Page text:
18. 18. Agency Theory & Financial Contracts <ul><li>The corporation as a nexus of contracts </li></ul><ul><li>Agency theory focuses on the relationship between the shareholder (principal) and the manager (agent). </li></ul>Legal Entity Suppliers Management Shareholders Customers Creditors/ Lenders Employees
    19. 19. Agency Theory & Financial Contracts <ul><li>“ The directors of such [joint-stock] companies, however, being the managers rather of other people’s money than of their own, it cannot be well expected, that they should watch over it with the same anxious vigilance with which the partners in a private copartnery frequently watch over their own. Like the stewards of a rich man, they are apt to consider attention to small matters as not for their master’s honour and very easily give themselves a dispensation from having it. Negligence and profusion, therefore, must always prevail, more or less, in the management of the affairs of such a company.” </li></ul><ul><li>Adam Smith </li></ul><ul><li>The Wealth of Nations (1776) </li></ul>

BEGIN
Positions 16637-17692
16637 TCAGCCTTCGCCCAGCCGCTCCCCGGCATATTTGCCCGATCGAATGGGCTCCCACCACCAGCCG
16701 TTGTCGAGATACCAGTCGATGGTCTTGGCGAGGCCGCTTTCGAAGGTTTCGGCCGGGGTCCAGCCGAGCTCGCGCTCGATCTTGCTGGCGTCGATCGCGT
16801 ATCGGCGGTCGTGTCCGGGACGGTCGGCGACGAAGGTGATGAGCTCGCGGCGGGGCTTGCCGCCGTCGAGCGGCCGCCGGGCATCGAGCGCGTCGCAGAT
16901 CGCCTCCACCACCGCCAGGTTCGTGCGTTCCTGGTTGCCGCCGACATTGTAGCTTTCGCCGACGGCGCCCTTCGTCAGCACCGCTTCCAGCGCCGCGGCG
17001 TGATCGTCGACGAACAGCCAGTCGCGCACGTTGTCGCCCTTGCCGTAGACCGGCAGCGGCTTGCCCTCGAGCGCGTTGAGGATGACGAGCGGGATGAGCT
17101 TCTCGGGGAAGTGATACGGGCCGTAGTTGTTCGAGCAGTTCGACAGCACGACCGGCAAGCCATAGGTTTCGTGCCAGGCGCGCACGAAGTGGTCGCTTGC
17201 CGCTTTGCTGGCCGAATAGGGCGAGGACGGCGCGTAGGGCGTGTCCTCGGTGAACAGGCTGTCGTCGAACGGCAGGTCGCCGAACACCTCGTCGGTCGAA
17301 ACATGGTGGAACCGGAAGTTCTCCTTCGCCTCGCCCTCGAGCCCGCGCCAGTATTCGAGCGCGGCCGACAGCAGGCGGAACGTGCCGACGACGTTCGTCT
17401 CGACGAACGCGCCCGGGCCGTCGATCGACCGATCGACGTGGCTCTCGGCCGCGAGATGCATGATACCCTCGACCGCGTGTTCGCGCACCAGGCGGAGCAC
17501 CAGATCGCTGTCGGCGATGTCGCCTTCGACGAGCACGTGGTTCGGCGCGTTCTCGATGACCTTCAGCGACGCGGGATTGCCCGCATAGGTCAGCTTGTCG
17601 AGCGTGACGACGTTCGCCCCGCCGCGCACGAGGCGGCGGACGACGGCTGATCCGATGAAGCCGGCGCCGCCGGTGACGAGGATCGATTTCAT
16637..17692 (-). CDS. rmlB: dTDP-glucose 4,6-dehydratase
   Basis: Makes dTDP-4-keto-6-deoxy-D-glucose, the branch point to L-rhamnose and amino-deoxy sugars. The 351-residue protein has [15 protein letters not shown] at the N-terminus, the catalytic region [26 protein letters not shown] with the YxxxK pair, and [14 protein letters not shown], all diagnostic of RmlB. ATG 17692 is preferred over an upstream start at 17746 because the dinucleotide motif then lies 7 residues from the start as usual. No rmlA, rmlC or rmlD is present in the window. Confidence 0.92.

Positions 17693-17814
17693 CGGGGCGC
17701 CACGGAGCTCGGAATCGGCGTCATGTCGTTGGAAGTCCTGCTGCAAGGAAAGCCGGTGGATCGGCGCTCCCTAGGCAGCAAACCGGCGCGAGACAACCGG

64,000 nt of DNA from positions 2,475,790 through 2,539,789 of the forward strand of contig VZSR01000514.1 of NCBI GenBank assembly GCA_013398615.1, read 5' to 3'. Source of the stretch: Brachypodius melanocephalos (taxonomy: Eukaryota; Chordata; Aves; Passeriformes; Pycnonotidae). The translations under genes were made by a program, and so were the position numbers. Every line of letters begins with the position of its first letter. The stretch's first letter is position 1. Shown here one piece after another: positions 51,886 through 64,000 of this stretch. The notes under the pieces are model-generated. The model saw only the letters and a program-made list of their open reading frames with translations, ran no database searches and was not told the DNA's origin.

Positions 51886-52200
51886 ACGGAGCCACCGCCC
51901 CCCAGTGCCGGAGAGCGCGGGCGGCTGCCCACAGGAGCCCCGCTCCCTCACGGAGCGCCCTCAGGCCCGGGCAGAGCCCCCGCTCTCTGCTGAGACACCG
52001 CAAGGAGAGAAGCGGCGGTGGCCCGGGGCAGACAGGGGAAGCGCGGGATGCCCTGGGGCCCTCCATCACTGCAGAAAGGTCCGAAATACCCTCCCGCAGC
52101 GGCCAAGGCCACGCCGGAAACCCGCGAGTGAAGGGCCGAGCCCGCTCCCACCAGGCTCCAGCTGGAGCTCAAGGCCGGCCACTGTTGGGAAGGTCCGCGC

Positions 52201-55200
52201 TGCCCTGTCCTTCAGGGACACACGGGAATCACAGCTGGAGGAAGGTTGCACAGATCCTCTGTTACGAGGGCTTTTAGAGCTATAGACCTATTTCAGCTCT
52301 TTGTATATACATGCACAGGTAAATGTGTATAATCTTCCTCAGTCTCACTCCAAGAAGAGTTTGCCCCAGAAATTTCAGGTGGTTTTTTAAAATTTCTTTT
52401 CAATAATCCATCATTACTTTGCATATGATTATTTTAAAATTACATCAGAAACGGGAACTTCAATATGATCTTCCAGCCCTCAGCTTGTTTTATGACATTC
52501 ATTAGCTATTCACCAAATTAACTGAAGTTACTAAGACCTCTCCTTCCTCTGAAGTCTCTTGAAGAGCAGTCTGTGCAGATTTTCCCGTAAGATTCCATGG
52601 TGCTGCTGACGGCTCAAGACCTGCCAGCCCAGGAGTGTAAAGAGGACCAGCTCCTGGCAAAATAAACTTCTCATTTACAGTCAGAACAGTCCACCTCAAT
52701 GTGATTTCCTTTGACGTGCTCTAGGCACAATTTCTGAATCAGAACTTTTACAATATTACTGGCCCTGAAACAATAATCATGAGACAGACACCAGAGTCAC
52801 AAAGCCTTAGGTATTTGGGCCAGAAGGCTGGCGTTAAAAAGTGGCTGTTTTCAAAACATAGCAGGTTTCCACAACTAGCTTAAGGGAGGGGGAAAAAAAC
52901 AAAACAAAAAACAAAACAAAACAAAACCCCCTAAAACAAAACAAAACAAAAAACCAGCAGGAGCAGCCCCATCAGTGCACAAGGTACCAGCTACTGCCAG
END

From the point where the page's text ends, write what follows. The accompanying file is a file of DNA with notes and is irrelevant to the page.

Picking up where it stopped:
20. 20. Agency Theory & Financial Contracts <ul><li>Agency relationship exists where a principal delegates decision-making authority to an agent . </li></ul><ul><li>Shareholder/Manager is example of principal agent relationship </li></ul><ul><li>Challenge is to create financial contract structures that align interests of shareholders/managers in order to minimize agency costs . </li></ul><ul><li>Agency costs refer to the lost benefit to the principal because the interests of the agent may diverge from those of the principal. </li></ul><ul><li>“ Shirking” – actions by managers that diverge from the interests of shareholders. </li></ul>
    21. 21. Agency Theory & Financial Contracts <ul><li>Corporation’s capital composed of generally alienable, divisible claims on the assets and cash flows of the corporation </li></ul><ul><ul><li>Equity Claims of Stockholders </li></ul></ul><ul><ul><li>Debt Claims of Creditors </li></ul></ul>